No, to be honest, the title is a bit tricky: we will give not fifty examples, but much less, but – nevertheless. The middle ages have always attracted musicians – including those whose idea of the middle ages is quite far from reality. But, perhaps, just because of this “medieval music”, including its dark hypostasis, boasts a considerable variety of shades.
It’s funny, but the term “medieval music” is not quite accurate: most often it means either folk, that is, the performance of folk music and the composition of their songs “in the same spirit”, or something like lute music of the Renaissance. The real “medieval music” sounds completely different – it is, for example, Gregorian chants. Continue reading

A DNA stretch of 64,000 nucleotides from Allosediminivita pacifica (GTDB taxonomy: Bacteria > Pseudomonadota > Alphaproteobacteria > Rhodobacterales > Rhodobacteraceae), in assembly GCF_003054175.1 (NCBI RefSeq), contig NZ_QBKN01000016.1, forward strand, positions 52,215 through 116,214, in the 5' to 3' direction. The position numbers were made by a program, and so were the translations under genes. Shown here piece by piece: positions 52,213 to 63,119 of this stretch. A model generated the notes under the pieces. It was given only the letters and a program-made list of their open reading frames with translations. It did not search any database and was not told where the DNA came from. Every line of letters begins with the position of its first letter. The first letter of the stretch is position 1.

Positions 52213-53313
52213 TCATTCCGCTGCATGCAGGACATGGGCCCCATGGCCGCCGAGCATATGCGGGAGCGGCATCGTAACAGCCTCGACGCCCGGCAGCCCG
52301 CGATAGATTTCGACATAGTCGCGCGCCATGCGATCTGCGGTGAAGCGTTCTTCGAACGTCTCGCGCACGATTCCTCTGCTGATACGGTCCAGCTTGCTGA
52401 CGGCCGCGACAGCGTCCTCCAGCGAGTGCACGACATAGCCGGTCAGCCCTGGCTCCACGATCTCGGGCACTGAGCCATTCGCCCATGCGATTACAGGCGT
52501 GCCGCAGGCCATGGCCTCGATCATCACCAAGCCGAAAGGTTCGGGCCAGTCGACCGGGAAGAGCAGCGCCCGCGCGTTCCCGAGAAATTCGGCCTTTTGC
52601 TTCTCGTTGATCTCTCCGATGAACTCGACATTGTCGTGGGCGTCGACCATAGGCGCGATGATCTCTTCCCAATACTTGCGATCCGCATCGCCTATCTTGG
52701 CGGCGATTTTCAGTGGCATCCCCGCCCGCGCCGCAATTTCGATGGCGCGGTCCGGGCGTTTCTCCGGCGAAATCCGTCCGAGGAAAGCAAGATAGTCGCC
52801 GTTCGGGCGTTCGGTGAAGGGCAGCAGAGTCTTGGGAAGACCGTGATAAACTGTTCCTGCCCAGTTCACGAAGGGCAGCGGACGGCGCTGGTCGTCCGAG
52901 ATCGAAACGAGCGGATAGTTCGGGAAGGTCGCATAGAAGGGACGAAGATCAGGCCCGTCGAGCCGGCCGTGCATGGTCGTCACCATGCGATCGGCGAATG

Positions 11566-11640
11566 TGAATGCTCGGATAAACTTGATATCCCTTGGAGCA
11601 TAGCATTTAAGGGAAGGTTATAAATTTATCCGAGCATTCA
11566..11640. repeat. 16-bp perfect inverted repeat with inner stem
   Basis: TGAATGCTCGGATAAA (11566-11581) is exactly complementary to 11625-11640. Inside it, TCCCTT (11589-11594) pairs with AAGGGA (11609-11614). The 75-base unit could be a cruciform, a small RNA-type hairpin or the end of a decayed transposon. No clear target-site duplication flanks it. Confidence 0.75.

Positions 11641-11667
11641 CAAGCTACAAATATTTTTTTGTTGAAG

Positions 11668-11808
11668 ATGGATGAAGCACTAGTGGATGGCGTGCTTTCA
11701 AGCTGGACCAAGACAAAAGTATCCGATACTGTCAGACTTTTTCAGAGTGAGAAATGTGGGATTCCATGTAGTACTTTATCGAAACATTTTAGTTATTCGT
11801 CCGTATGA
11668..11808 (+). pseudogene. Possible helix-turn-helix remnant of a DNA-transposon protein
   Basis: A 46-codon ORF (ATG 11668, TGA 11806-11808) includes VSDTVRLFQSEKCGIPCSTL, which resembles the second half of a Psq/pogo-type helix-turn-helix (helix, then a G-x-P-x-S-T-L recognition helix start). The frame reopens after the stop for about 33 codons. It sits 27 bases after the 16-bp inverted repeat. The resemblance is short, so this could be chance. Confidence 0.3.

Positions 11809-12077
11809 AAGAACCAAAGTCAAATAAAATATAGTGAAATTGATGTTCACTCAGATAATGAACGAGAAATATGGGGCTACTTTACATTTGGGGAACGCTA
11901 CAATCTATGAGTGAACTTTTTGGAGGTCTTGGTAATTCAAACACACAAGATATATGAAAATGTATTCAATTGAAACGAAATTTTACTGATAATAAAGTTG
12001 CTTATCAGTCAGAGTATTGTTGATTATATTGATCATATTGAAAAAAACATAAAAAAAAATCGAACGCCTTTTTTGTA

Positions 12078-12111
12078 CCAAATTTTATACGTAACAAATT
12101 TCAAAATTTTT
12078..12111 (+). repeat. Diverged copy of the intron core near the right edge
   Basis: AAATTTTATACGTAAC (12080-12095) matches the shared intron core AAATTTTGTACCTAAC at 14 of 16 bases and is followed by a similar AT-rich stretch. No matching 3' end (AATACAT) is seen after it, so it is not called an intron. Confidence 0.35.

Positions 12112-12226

On March 25, 1957, the French Academy of Sciences listened to an intriguing speech. They heard about the discoveries of a young specialist-otolaryngologist Alfred A. Tomatis. He discovered laws that connect the process of hearing and speaking. The data obtained by him have a great practical application in many areas, including the study of foreign languages. He found the reason why it is quite difficult for some people to learn a foreign language and speak it fluently. And, more importantly, he invented a method and equipment that helps to overcome this difficulty. Continue reading